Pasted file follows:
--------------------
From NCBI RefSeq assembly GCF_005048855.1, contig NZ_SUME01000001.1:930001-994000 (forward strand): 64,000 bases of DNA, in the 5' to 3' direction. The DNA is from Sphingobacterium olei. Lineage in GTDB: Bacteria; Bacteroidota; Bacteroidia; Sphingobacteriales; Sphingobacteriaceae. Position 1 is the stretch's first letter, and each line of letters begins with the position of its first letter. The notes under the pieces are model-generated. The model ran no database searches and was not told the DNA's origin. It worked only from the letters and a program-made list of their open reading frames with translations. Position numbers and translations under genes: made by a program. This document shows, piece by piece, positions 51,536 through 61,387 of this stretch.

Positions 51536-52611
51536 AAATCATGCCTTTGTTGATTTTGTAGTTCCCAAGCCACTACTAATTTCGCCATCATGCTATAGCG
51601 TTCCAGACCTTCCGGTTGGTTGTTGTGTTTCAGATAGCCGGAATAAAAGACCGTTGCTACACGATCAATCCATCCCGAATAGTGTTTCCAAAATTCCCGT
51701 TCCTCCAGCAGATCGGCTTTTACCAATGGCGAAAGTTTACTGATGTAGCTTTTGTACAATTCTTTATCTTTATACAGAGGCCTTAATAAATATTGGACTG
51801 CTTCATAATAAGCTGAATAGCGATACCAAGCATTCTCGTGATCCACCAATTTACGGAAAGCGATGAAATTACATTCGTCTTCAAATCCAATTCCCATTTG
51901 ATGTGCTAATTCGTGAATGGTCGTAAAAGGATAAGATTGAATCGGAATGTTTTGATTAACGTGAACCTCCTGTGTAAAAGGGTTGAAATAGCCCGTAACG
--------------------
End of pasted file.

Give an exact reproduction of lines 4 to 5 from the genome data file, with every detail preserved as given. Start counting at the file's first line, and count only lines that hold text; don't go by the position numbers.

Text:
51601 TTCCAGACCTTCCGGTTGGTTGTTGTGTTTCAGATAGCCGGAATAAAAGACCGTTGCTACACGATCAATCCATCCCGAATAGTGTTTCCAAAATTCCCGT
51701 TCCTCCAGCAGATCGGCTTTTACCAATGGCGAAAGTTTACTGATGTAGCTTTTGTACAATTCTTTATCTTTATACAGAGGCCTTAATAAATATTGGACTG